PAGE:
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Commonsense Anticorruption Tips for Doing Business in China
Last month, the Chinese government accused U.K.-based pharmaceutical giant GlaxoSmithKline of illegally ramping up its prices and bribing healthcare providers to buy the company’s drugs. The ensuing probe into GSK could herald the end of China’s status as somewhat of a Wild West for overseas consumers, with few checks on corruption and regulation, said Zaldwaynaka Scott, co-chair of Kaye Scholer’s white-collar litigation and internal investigation practice.
“People are used to seeing aggressive enforcement from the U.S., but it’s not something you see turned on a multinational company in China,” Scott told CorpCounsel.com. She recently outlined "Ten Steps to Limit Corruption Allegations in China,” to help U.S. corporations doing business there.
The tips include understanding China’s laws and providing compliance training to employees. Those steps might seem intuitive, Scott says, but in order to avoid problems like the ones now facing GSK, it’s important to reinforce the basics.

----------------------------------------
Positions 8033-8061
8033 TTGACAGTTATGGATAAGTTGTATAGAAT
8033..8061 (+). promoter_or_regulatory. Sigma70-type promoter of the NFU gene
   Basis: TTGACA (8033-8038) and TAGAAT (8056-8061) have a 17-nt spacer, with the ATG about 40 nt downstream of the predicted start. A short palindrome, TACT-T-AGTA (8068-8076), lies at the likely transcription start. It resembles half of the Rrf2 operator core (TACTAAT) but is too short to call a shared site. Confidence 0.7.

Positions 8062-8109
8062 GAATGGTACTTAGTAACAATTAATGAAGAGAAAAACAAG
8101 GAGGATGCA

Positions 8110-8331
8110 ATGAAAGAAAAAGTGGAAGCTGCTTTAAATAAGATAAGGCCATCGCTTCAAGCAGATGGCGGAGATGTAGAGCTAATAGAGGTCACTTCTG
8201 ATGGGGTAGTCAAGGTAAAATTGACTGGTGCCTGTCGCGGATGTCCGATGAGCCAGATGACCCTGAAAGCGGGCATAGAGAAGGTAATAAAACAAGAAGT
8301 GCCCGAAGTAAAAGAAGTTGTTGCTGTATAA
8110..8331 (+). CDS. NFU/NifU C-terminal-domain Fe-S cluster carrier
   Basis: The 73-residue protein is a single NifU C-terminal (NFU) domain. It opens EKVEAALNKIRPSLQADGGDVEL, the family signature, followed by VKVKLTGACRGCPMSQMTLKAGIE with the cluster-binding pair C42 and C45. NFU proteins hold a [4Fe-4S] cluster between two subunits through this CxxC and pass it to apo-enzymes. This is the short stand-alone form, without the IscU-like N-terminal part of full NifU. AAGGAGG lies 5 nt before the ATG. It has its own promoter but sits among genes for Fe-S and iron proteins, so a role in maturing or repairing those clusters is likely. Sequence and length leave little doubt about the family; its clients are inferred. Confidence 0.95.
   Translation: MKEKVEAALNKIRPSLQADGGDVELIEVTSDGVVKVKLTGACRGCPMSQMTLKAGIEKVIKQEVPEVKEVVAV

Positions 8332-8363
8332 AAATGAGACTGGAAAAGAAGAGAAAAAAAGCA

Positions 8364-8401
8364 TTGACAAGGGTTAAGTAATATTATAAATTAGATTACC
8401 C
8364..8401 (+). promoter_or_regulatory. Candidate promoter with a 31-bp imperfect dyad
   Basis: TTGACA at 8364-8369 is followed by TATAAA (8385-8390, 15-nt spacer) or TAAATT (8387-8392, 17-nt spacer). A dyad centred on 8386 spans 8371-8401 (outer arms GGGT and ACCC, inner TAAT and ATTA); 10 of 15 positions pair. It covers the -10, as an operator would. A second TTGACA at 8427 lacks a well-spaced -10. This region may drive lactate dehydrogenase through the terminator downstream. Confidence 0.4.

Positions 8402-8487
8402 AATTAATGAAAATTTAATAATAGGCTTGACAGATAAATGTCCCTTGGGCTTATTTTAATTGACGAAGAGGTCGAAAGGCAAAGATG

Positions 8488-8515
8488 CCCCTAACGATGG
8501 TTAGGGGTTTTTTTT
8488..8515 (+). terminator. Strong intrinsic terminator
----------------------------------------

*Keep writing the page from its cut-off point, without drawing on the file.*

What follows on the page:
Then there’s the importance of paying attention the other local players in the market. “You have to know your business partners, and you have to know who’s on the other side of the table,” Scott says.
Her list of commonsense tips emphasizes the importance of a company’s in-house compliance function. “If employees are trained in the law and understand the reasons behind the compliance policy, companies will likely experience a measurable decrease in their corruption risk,” she wrote.
“Most corporations [doing business] in China are fairly sophisticated,” she says, “But what we’ve seen counseling our clients is that it’s important to make sure all of the basics are covered, even when they’re implementing compliance abroad.”